Five, four, three, two, one and they’re away. It’s Omega Pharma-Lotto who kick off this year’s Giro. The team descends the starting ramp, rides out the gate of the Castello della Venaria Reale, 9km north of Turin, and speeds away in line along a road thronged with enthusiastic spectators, enjoying both the fine weather and the spectacle. The pan-flat route is more technical at the start, challenging the team’s ability to establish a rhythm, followed by wide straight tree-lined avenues with some 90 degree bends around the old town before ending up on the cobbles.
The key to team time trialling is consistency. Invariably you’ll have riders of differing strengths however you need to maintain a speed which everyone can follow. The more able members of the team take longer pulls on the front. Some teams opt for finishing with as many of the original nine as possible, while others progressively spit out riders, crossing the line with the bare minimum (5). Liquigas employed one rider to ride at the back of the paceline to shepherd rotating team members back into line in front of him – neat trick.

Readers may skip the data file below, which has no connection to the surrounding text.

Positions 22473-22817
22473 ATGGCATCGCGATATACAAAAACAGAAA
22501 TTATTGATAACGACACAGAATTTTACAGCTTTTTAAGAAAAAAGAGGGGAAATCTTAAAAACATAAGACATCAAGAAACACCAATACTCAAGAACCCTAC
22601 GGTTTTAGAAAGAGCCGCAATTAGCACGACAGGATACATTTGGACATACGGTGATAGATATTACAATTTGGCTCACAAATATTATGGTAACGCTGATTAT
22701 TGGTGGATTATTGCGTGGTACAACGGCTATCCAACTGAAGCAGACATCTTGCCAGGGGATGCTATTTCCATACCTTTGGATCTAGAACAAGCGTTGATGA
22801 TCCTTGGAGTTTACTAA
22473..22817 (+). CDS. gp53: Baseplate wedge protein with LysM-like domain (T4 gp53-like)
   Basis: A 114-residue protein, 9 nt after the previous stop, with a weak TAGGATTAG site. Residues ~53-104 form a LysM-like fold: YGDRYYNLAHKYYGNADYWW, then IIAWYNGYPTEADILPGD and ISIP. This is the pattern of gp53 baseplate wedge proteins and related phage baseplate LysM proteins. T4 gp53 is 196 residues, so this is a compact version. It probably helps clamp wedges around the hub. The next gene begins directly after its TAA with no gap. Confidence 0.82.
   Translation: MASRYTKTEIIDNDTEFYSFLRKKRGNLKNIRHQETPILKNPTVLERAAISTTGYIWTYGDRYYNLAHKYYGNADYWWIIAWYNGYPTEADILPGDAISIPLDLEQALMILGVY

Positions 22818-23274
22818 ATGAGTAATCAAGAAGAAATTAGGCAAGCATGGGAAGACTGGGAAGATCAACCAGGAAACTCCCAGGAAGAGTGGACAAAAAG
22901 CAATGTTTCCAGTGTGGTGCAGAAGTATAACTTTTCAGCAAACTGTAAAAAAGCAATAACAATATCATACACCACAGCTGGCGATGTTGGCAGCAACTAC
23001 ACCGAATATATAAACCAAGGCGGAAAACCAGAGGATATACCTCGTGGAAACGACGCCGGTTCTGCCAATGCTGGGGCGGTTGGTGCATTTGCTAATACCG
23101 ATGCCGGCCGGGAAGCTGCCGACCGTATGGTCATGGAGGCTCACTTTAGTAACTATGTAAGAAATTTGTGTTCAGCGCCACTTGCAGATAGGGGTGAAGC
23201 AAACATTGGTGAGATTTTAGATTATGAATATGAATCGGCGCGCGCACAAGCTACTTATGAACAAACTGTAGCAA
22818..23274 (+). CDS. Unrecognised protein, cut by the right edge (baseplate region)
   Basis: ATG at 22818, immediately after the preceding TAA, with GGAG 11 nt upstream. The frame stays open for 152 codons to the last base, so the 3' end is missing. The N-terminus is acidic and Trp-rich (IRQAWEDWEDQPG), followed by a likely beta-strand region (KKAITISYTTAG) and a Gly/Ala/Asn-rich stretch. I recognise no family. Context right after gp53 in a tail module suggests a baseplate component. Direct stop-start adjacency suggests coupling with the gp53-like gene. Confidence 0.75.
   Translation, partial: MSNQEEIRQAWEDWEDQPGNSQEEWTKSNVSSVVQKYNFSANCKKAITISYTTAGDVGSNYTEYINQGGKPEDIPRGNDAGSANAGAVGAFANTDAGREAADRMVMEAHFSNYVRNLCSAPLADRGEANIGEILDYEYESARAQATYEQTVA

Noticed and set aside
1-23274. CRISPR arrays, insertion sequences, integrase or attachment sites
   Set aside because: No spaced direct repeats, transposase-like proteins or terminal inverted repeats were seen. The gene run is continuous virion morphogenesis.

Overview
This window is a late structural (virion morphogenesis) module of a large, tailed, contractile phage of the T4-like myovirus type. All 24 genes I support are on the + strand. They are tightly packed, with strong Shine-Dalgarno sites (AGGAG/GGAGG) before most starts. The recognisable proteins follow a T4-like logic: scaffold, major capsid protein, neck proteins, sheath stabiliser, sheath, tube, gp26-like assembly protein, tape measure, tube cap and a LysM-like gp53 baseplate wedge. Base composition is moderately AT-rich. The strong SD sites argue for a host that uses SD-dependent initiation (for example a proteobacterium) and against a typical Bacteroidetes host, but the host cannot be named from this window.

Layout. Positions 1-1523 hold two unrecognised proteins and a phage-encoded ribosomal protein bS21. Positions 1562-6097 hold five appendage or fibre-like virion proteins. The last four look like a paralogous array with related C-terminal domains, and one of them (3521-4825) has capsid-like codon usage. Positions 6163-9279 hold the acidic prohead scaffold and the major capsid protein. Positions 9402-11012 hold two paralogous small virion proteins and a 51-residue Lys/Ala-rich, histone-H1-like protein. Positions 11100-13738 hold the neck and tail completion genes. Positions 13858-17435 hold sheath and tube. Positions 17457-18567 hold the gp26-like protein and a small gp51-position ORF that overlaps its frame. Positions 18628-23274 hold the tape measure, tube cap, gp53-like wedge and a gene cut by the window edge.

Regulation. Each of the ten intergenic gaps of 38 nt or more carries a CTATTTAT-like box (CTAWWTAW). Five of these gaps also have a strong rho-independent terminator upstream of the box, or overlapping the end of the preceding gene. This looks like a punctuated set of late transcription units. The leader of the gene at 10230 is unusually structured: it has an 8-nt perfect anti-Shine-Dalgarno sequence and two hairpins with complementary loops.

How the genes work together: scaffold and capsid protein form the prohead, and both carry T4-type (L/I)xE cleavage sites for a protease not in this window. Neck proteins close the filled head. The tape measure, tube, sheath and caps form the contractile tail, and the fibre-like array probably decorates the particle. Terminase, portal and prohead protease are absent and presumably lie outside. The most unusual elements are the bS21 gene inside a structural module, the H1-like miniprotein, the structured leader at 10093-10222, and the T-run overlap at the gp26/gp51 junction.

Italian television showcased the delights of Turin, home to Fiat cars, and its beautiful, old town, which I found quite reminiscent of Nice. Well, they were both part of the House of Savoy. The centre of Turin is the large quadrangular area lying between Corso Vittoro Emanuele, Corso Galileo Ferraris (shouldn’t that be Fiat?), Corso Regina Margherita, Corso San Maurizio and the Po river. Roughly bisecting this area is the fashionable via Roma, lined with wide arcades, which connects the main railway station with Piazzo Castello. It’s skyline is dominated by extraordinarily shaped Mole Antonelliana designed by Piedmontese architect Alessandro Antonelli. It started life in 1863 as a synagogue and was completed in 1897 as a monument of Italian unity. As to be expected there’s a via Garibaldi, pedestrianised and lined with 18th century palaces. The via Po, to the east of the centre, is full of funky shops, including many bookshops where you would have expected me to pick up a few cycling books and enjoy an espresso in one of the many fashionable cafes.